The woman we were staying with in Houston was lovely. She picked us up from the station, and took us out a couple of times while we were there. She is a vocalist in a band and invited us along to their practice. They were very good, and we were disappointed that we left on the day of their first gig. But should you get the opportunity, do check out The Heights Funk Collective.
She also took us along to a great tequila bar. Now most peoples' experience of tequila is either a Margarita or a shot with salt and lime. It often isn't an especially good experience and I know a few people who have had almighty hangovers the morning after a tequila session. And we were no different (though thankfully not the hangovers,) until last year when we were travelling with a Texan, who introduced us to good sipping tequila.
Good tequila absolutely has to be 100% blue agave. Most general bar tequilas only have to be 51%, with the rest made up of sugars etc, and like any low quality alcohol can be a bit harsh.
The bar we were at specialises in tequila, so we were able to try a good number of them between us and we discovered that we rather like it. The basic tequila is a Blanco (white) or Plata (silver), which is unaged, bottled straight from its distillation. Joven (young) or Oro (gold), is generally only a 51% and is coloured gold.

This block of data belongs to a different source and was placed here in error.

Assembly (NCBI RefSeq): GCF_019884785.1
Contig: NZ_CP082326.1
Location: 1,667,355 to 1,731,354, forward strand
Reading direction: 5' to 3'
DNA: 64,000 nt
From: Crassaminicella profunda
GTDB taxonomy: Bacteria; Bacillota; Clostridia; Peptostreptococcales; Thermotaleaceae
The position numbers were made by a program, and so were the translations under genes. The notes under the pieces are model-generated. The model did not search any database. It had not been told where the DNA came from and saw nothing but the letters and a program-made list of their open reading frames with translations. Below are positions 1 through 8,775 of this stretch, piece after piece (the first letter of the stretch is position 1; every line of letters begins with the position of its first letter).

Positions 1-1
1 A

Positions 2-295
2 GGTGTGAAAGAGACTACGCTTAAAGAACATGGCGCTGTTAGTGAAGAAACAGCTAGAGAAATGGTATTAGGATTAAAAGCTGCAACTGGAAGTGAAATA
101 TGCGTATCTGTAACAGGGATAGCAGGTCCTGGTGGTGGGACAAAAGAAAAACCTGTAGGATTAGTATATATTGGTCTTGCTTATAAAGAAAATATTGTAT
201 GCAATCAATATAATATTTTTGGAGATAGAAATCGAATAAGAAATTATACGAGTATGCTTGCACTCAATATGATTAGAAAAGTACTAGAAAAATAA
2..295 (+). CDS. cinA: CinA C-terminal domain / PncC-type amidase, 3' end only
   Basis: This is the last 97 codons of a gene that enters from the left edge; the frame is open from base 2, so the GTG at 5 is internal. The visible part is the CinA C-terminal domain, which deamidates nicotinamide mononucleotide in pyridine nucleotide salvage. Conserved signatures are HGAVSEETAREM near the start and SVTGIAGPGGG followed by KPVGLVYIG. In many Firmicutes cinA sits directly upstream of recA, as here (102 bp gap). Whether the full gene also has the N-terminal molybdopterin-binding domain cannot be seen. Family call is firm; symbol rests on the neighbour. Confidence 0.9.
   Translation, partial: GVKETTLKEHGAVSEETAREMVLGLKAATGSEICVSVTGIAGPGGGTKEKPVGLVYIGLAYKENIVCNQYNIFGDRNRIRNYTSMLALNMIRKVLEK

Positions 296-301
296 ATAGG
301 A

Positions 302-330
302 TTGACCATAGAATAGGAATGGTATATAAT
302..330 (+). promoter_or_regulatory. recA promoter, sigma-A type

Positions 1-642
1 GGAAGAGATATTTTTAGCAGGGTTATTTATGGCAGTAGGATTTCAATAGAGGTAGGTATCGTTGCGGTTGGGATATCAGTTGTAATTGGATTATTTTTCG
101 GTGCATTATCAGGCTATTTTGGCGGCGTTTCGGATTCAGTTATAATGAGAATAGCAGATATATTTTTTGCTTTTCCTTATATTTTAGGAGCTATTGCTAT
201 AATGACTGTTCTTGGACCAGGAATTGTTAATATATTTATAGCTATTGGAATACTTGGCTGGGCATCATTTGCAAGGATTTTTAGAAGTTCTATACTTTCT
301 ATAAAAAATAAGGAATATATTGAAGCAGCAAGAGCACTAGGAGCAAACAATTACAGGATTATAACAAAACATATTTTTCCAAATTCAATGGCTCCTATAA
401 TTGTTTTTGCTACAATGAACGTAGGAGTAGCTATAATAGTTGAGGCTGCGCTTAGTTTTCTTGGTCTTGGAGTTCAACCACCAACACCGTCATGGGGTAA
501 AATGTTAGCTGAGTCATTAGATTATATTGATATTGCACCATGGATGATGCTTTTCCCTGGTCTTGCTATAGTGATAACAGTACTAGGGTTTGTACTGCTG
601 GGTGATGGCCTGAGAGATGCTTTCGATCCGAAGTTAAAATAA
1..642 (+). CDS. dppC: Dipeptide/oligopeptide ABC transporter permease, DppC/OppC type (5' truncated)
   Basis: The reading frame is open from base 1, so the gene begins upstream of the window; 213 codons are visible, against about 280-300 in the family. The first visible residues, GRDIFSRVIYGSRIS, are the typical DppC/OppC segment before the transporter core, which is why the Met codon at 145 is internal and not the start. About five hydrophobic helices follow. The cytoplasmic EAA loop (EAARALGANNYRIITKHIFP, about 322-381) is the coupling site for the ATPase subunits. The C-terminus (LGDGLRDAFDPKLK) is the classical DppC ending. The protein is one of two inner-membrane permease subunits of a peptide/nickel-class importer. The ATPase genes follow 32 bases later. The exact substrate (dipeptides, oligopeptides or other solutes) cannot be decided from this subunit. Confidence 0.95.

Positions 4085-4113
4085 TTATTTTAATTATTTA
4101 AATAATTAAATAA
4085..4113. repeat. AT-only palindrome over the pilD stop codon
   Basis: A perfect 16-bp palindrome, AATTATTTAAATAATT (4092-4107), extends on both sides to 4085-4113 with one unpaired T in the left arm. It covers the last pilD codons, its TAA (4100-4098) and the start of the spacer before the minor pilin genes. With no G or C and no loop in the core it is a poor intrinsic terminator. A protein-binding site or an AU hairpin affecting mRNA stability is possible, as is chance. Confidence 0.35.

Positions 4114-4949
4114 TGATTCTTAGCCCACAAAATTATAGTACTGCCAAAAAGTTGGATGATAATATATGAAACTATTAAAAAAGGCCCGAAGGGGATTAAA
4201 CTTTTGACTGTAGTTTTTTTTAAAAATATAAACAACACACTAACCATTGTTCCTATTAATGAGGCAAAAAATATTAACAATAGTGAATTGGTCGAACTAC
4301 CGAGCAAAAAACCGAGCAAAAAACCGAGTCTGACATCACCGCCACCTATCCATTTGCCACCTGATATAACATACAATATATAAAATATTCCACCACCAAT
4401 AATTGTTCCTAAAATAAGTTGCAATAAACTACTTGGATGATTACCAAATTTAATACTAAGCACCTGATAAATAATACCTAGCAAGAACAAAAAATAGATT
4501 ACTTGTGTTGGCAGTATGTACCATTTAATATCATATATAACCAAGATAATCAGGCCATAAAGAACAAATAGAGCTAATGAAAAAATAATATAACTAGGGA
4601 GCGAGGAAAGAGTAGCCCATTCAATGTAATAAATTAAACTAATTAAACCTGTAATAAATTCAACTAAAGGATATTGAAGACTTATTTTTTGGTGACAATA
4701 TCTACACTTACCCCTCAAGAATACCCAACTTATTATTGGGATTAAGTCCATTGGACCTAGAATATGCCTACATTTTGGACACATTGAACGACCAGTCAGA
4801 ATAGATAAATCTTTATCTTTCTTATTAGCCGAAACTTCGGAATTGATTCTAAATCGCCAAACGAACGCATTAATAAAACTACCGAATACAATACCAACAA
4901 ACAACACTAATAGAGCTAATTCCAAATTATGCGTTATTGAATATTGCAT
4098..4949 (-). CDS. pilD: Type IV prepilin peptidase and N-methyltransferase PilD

The better ones are Reposado (rested), kept in oak for 2-12 months, Anejo (aged) which is kept in oak for 1-3 years, and the Extra Anejo (extra aged), which is kept in oak barrels for at least 3 years. These are smooth, without the alcohol burn that you can get with the low quality ones.
Then there is also the Mezcal, which is the one that you sometimes get a worm in. There does not seem to be any consistently accepted reason for the worm, which is in fact the larvae of a moth that can infect the plant, but that is added afterwards. Some suggest that the larvae will only remain intact if the quality of the Mezcal is good enough, but others say that is nonsense. It is probably just someone's idea of a good marketing ploy as it tends to generate much amusement and becomes the basis for a challenge.
But worms aside, Mezcal is along the same lines as tequila, though usually made in a different area of Mexico using the maguey plant, another type of agave. The gradings are the same as tequila, but the drink has a smokier flavour because the hearts of the plant are cooked underground. I rather liked the ones I tried.